Shortlisted for The Man Booker Prize (2015), Chigozie Obioma’s debut novel The Fishermen, weaves together a resplendent and arresting allegory of fraternal disharmony and mortal redemption. It tells of the misfortunes visited upon a conservative Nigerian family. Mr. James Agwu, is a strict patriarch, whose work at the Nigerian central bank intermittently places him away from his family. In his absence, his sons Obembe, Boja, Ikenna and Benjamin embarks on a fishing adventure. Continue reading “Bite-size Review: The Fishermen | Chigozie Obioma”
Over the past couple of years, I have spent a big chunk of my reading-life, reading and even sometimes re-reading books authored by Africans. This has got nothing to do with me being over-patriotic or too nepotistic but rather in a nutshell as a means of self-rediscovery, or in other words rediscovering my African-ness. The relish with which I jump unto my next book or at an opportunity to buy quality African books at a bargain price has grown fervently if not dramatically with time. The question on why African literature is important, is one that has lingered in the labyrinth of my mind for quite sometime and I find this medium offered by Afrikult. requisite to word my thoughts on this very topic.
Another one of those books that holds an immense potential of being a spectacular piece of literature yet fails to meet the reader’s expectation. Ghana Must Go, unravels a matrix of family dilemmas that commence with the depature of the central character Kweku Sai. It is a tale of truimph over tragedy, love and loss. Continue reading “Bite-size Review: Ghana Must Go | Taiye Selasi”
Every so often the debate on African literature redraws the discursive boundaries in attempt to either redefine or reinforce what African literature is or should be? The drama often commence with a celebrated writer exhorting common and emerging textual trends as transgressive. Continue reading “In Defence of African literature!”
Okey Ndibe explores the relationships between traditional Igbo religious systems and fervent Christian worshipers within contemporary contexts. Creatively subtle Ndibe’s exploration takes place with Ike’s story, a Nigerian middle-aged man, educated to degree level and a cab-driver in New York city. The measly earnings Ike makes from the cab service hardly keep him afloat the mounting bills and outstanding debts, the financial demands of his family in Nigeria, the recovery of his recent divorce, to cover his addiction to gambling and alcohol. Continue reading “Bite-size Review: Foreign Gods, Inc. | Okey Ndibe”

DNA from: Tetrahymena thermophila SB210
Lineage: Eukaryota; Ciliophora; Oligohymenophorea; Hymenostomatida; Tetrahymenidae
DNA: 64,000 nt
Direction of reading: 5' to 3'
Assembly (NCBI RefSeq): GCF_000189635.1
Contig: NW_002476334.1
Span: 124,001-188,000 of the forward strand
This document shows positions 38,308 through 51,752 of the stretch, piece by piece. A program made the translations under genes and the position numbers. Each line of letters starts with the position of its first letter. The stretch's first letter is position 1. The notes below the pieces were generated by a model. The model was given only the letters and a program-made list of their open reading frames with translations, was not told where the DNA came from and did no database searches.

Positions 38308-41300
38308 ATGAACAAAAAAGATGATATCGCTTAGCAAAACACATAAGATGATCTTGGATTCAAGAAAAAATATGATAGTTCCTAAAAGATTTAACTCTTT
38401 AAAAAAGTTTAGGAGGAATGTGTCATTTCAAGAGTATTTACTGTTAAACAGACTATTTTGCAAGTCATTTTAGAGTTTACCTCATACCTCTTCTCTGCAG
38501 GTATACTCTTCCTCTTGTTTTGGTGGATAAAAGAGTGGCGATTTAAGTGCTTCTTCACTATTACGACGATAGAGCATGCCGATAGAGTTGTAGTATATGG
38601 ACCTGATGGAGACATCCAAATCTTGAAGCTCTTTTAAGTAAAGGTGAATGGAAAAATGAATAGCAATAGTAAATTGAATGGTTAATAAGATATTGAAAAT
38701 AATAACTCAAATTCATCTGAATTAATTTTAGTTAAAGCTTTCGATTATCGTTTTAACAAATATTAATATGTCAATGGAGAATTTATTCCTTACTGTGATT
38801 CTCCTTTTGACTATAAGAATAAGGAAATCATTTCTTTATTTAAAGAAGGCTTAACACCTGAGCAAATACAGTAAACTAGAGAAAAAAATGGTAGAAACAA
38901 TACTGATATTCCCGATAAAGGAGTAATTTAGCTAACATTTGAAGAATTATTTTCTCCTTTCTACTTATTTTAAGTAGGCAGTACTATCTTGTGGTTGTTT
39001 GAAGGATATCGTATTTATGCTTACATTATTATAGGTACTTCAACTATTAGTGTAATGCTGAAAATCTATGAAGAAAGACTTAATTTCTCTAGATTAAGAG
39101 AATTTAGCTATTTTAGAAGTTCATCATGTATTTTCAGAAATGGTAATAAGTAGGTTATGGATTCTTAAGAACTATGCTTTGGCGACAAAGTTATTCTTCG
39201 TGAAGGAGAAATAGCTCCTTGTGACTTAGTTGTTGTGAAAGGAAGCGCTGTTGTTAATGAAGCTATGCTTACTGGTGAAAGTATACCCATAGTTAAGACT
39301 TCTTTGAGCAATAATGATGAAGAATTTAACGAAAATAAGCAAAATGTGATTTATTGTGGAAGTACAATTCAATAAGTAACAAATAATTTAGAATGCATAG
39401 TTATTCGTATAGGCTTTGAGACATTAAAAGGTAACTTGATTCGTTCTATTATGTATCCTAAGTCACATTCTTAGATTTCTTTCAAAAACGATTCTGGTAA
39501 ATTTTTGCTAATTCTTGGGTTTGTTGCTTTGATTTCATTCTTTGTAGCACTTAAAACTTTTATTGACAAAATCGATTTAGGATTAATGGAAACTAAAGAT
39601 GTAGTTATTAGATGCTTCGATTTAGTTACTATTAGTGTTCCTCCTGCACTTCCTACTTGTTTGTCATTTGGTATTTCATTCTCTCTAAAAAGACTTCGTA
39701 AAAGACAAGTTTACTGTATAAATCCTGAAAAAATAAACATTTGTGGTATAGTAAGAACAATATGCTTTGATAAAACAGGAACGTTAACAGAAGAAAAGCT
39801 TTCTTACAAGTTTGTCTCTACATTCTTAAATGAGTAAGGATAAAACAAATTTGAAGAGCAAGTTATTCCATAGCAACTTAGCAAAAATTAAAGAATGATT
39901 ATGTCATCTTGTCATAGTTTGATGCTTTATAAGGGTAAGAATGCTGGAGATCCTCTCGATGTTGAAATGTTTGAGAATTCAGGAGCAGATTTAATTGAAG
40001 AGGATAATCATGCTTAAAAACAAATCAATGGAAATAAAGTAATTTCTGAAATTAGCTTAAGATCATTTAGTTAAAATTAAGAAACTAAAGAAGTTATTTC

Exquisitely executed, Cole offers a fresh voice and talent to the African literature scene. His debut novel Open City presents an insight into a young Nigerian doctor who encounters and recollects conversations that he had with strangers and patients. Each conversation reveals meditation of history, social class, culture and the individual experience. Continue reading “Bite-size Review: Open City | Teju Cole”
Beautifully crafted with a youthful slant, this novel tells a story of two unsuspecting teenage lovers: Abikė Johnson, a wealthy and favourite daughter of a multi-business owner, and a hawker who remains unnamed throughout the novel. Written in a first person parallel narrative, both protagonists reveal the vast contrast in their lifestyles, worlds and experience of Lagos, Nigeria. This novel starts off with an innocent twist, a seemingly harmless and enchanting love story with themes similar to the traditional fairy tale, Princess and the Frog. Continue reading “Bite-size Review: The Spider King’s Daughter | Chibundu Onuzo”
I must admit that before reading this novel I was originally sceptical due to my neutral fence against the ‘Chimamanda’ hype. Nonetheless, this book surprised me, and not just the good, gentle, ‘take your breath away’ kind of surprise, but the ‘oh-my-dear-God-did-she-really-just-write-this-I-can’t-believe-what-I’m-reading-somebody-slap-me-I’m-in-book-heaven’ kind of surprise. And I loved every moment – until the last quarter (we will come back to this). Americanah shares a story of two teenage lovers: Ifemelu and Obinze. Continue reading “Bite-size Review: Americanah | Chimamanda Ngozi Adichie”